Meet Vision Vancouver park board candidate Niki Sharma
2011 Vancouver Civic Election: At first glance, Vision Vancouver park board candidate Niki Sharma seems like a warm, mild-mannered young lawer working in a posh Gastown office. But her resume reads like that of a tireless crusader against social injustice.
Sharma has been working at Donovan and Company since 2005, taking on human rights cases, aboriginal rights and title issues, helping survivors of abuse at residential schools. She sits on the board of the Battered Women Support Services, and also spent time in Ecuador working with women's cooperatives, developing education programs and organic agriculture projects. Everywhere she goes -- Nunavut, Argentina, South Africa -- she seems to be knee-deep in a community or public health project.
“I really believe in public service,” said Sharma, sitting in her law office, surrounded by gorgeous Native sculptures and maps. "I think it comes from my parents and my roots, but I also lived in South Africa for awhile ... I learned how social change can happen through a group of committed individuals with a focus on justice.”
A volunteer with Vision Vancouver during last year's elections, Sharma's attraction to politics might just run in the family. Her mother is currently running for City Council in Sparwood, B.C., Sharma's tiny hometown with a population of just over 3,800.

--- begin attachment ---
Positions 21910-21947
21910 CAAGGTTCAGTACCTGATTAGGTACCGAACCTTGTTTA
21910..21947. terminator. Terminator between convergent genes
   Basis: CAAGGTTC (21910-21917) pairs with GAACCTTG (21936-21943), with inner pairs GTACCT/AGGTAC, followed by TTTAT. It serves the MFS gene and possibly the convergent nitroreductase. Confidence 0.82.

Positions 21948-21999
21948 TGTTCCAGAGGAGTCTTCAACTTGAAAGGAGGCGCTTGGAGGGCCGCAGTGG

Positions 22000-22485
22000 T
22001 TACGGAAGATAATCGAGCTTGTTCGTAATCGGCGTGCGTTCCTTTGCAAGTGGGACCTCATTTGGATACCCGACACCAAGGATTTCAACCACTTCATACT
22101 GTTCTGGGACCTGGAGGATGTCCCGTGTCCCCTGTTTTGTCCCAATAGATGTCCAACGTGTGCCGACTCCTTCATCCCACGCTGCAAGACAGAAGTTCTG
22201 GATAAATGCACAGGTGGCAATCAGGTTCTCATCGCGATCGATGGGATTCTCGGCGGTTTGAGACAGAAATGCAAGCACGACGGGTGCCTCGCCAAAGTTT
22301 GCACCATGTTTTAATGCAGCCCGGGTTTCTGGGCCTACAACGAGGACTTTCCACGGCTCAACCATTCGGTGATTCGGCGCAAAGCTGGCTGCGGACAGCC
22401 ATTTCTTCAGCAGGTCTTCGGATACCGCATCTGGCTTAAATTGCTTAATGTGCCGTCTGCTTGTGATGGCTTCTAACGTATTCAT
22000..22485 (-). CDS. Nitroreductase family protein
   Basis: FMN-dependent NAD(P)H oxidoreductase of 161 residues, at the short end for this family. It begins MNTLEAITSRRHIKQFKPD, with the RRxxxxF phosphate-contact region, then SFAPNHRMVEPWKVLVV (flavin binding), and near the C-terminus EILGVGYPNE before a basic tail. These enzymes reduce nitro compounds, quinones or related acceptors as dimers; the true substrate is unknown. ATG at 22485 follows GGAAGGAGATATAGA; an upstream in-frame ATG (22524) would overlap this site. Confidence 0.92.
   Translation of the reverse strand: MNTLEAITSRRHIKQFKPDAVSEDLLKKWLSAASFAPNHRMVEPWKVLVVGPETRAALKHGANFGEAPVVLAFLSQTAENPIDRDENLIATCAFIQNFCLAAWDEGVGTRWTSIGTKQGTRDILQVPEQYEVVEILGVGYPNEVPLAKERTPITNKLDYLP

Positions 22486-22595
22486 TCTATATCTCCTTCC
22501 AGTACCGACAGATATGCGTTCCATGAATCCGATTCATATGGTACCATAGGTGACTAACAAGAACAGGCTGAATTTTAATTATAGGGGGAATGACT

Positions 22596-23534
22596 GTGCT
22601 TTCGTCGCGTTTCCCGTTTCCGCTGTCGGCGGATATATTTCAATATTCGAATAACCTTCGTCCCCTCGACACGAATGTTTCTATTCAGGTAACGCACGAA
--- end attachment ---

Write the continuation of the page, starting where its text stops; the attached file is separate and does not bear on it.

“I told her, 'Mom, you actually could knock on every door in town!'” she joked, laughing. "And it's just impossible here, but it's the best way to meet voters and I've been doing a lot of that. If you're going to ask for [a person's] vote, you should really introduce yourself."
Working for the under-represented
Sharma was born in Lethbridge, Alberta, but grew up in Sparwood, near the Rocky Mountains.
“I had a really wonderful small-town upbringing,” she said, adding that she came to Vancouver because her sister lived here, and because she loved the city.
Sharma explained that her travels up north led to her long-term commitment to aboriginal issues. While she was going to Queens University in Kingston, Ontario, she joined the Queens Project on International Development, and had a chance to travel for working with communities.
“I had the opportunity to go up north, so I was up in Nunavut for one summer -- I just met some really great people and was exposed to the issues,” she said, noting that she was lucky enough to meet many great aboriginal people over the course of her life.
After learning about the wide range of issues they struggled with, Sharma went on to specialize in aboriginal law.
“Fifty years ago, actually -- they (Aboriginal people) weren't even allowed to hire a lawyer,” she explains with a tone of disbelief.